REAL ESTATE- ON THE BLOCK- Walking distance: Ivy house a stone's throw from school
ADDRESS: 2710 Willow Oak Circle
YEAR BUILT: 1987
SIZE: 2,751 fin. sq. ft.
LAND: 3.170 acres
CURB APPEAL: 7 out of 10
LISTED BY: Roger Voisinet of ReMax Realty Specialists 974-1500
How often do we have a chance to print residents' reminiscences about their days in the house we're featuring? Memories by the people who lived in this almost-hidden two-story colonial in Ivy seem worth reporting because the house is within walking distance of highly regarded elementary school Meriwether Lewis, and the reminiscences are by one of the children who set off through the woods behind the house each morning for the short trek to class. As much as extra bathrooms and spacious family rooms, such proximity could be considered a valuable amenity to potential buyers with elementary school-age children.
Now a second-year college student, the writer was in the fourth grade when he moved to Ivy. Any parent contemplating a move to this school district will probably be thrilled with the prospect of having junior traipse the short distance to school (and home), eliminating all the pesky picking up and waiting around associated with being driven or waiting for buses, especially if junior enjoys the walk as much as this young man seems to have.
"It was nice that I could walk and still leave home 10 minutes later than if I had to catch the bus," he remembers. "And when school would close early, everyone else would have to wait around a long time for the bus, but I could just walk right home." Staying late for clubs and having friends over without the hassle of "permission slips" to change buses are other perks he remembers about living so close to school.
The boy's nature-loving Dad remembers the deer they saw on their walks to and from, the sudden flights of startled doves, and the rain-swollen creek that followed their path.
But no one buys property just so children can walk to school. The house itself has to have some appeal. Many of the good things about this house, however, are closely related to its location and are things that make it good for a family with children: its position on a cul-de-sac, its sweeping backyard leading down to the creek that Dad and son followed, and its potential for separate living quarters in the basement– for when the kids grow up.
A parquet-floor entry area cramped by one of two sets of stairs leads through French doors to the dining room on the left with pretty woodwork in chair rail and ceiling molding. The living room also has a chair rail, and the family room has a wood-burning fireplace, touches that provide interest in an otherwise unexceptional space. Carpeting everywhere except in the entryway and kitchen also strikes an odd note, but the agent explains that these aspects are typical of late-'80s construction.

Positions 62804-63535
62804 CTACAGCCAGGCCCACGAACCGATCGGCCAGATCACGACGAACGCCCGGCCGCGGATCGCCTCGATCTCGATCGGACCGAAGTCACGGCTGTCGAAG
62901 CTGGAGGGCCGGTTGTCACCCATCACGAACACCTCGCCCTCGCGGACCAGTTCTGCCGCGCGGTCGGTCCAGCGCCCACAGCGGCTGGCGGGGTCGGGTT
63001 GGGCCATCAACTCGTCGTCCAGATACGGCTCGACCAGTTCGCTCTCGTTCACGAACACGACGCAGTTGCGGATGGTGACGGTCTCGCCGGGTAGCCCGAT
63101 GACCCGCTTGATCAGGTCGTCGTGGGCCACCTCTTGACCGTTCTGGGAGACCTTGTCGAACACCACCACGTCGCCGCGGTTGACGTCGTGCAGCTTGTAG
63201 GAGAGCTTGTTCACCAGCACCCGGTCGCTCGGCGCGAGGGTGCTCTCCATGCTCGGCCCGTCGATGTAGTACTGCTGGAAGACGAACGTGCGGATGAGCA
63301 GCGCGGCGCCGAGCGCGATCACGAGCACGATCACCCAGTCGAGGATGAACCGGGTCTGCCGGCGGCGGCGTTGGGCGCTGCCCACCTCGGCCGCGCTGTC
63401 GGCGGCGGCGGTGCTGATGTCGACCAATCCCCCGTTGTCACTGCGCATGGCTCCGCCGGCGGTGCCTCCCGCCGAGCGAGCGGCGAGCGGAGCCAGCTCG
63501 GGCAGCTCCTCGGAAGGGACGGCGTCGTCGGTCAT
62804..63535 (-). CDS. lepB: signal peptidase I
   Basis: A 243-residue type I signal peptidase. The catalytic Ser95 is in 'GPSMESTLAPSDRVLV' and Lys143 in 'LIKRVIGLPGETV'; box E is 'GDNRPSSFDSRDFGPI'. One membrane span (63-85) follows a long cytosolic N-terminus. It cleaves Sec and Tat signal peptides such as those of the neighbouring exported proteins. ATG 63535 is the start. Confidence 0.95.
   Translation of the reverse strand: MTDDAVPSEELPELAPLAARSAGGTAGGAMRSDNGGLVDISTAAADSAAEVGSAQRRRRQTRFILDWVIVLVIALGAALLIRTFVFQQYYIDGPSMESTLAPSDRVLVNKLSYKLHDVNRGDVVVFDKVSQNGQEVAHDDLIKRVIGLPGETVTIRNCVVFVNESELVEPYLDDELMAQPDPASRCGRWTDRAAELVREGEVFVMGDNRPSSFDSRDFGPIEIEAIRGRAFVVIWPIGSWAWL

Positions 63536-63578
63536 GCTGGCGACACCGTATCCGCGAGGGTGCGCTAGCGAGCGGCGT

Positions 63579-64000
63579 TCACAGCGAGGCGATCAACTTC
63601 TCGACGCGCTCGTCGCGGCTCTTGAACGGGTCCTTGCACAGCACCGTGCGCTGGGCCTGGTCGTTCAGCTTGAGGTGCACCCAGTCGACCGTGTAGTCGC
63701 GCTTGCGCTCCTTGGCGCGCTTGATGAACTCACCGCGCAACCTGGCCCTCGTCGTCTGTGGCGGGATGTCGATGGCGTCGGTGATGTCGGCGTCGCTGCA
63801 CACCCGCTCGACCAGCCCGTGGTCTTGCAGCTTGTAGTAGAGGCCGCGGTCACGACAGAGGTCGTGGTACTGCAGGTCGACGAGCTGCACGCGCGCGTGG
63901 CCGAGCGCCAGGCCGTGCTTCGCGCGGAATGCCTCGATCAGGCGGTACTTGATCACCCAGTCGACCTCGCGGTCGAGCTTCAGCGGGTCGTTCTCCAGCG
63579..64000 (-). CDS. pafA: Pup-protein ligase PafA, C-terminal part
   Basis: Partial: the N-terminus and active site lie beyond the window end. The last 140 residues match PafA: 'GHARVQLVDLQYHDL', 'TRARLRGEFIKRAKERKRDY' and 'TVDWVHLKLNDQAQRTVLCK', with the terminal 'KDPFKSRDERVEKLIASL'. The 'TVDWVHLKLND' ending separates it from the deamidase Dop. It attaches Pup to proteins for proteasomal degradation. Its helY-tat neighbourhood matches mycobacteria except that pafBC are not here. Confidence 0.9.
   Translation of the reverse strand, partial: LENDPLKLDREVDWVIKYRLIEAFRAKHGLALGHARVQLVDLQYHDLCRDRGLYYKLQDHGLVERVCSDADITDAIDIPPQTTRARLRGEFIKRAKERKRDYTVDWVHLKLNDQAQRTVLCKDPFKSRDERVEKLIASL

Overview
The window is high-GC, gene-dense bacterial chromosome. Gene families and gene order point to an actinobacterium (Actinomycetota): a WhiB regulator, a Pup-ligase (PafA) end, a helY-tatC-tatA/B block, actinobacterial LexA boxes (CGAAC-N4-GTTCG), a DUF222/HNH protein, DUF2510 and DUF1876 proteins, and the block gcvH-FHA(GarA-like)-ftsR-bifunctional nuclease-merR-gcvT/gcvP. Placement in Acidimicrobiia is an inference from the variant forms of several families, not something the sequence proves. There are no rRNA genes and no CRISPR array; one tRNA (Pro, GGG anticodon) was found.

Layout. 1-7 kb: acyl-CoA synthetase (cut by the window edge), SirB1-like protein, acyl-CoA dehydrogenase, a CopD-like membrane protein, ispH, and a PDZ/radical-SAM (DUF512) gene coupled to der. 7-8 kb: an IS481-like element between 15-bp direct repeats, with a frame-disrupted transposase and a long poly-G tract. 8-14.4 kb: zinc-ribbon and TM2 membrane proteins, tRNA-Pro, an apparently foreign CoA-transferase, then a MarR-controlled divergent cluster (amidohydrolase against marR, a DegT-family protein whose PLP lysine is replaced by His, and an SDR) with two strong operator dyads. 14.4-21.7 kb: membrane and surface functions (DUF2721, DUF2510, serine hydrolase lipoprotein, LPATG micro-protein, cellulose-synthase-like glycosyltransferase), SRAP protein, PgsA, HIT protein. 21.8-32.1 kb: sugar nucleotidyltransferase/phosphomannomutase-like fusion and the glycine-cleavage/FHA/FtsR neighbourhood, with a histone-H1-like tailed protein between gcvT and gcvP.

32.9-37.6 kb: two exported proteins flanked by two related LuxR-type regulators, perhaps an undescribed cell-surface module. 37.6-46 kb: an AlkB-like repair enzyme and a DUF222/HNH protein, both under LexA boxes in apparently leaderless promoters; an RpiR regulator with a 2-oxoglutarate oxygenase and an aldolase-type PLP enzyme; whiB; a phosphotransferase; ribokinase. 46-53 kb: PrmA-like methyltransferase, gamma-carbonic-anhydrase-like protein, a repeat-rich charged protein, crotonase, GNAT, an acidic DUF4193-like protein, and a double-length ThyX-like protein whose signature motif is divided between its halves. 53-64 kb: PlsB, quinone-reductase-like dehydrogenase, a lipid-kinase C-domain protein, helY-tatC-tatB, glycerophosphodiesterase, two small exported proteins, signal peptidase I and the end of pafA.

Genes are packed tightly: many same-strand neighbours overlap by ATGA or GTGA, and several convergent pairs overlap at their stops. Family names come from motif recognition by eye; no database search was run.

A big deck running the length of the house provides views of the hardwood forest at the back of the lot; the deck covers a large hot tub/spa on the ground level. The ground-level space is currently divided into a large home office on one side and a family room with a second fireplace on the other. A full bath connects the two sides, and a little reconfiguring could create spacious separate living quarters there.
On the third floor, the master suite over the garage consists of two rooms, one with skylights, storage under the eaves, and two large walk-in closets, all accessed by a separate back stairway. Three other bedrooms– two large, one small enough to be a study or nursery– round out the upstairs with two full baths.
The two-car garage itself is very large, with high ceilings and plenty of room to stash things other than the cars.
Much of the house remains as it was in the '80s, which is always good for a new buyer– no guilt about changing something recent. Upgrades like a new front door are more problematic; they may not appeal to every taste but they're too recent to justify changing.
In all, this house embodies the old adage we often quote: what matters in real estate is location. Parents who want the walk-to-school convenience of a city neighborhood– in a county community with one of the best schools around– will probably be willing to overlook the negatives about the house itself.
After all, they won't even notice the ugly front door because they'll be out back waving to their kids as they head off down the woodsy path, swinging their lunch pails on the way to school.
PHOTOS BY ROSALIND WARFIELD-BROWN
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